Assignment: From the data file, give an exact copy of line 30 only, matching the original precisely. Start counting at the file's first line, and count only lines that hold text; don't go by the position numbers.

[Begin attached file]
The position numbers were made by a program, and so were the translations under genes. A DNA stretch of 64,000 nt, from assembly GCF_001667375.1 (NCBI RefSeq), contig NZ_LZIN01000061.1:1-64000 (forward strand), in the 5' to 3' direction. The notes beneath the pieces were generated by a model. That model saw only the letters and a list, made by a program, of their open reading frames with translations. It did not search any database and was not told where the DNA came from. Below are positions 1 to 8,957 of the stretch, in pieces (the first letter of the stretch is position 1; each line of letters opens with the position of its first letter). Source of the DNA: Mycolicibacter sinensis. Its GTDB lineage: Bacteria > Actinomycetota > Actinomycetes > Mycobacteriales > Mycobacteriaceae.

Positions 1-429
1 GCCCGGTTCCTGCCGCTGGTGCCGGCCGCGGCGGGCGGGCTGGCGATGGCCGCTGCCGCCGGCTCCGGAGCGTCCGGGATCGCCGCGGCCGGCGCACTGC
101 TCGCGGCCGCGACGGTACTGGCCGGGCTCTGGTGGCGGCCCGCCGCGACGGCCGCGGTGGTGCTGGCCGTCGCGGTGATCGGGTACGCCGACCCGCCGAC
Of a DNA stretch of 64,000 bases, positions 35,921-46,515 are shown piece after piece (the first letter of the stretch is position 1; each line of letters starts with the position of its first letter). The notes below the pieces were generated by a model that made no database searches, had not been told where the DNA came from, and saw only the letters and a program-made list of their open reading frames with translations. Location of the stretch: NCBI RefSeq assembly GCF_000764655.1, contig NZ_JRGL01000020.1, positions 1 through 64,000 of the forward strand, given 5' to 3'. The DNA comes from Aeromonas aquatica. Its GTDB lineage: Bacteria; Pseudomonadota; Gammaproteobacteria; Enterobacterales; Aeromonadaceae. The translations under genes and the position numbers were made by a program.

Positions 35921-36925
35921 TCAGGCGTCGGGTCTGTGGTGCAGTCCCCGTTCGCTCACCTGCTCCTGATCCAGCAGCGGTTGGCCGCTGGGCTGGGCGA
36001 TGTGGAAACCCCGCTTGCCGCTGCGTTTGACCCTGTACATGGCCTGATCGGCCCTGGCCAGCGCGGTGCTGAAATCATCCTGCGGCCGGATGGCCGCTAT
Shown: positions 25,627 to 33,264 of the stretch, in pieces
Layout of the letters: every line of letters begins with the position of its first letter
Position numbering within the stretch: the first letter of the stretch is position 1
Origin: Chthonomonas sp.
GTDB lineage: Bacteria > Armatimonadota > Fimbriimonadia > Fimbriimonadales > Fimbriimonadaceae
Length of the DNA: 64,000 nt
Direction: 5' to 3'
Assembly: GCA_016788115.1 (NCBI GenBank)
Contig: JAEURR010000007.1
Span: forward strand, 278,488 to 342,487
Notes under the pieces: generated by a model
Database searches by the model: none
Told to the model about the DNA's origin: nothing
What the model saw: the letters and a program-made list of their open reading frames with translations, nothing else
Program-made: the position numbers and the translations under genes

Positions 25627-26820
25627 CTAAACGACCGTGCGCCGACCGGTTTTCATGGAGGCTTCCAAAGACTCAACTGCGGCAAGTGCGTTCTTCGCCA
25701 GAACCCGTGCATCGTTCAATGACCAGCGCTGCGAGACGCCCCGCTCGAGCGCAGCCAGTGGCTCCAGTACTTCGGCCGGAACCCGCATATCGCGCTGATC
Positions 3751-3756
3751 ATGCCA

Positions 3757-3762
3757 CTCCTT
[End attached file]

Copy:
3757 CTCCTT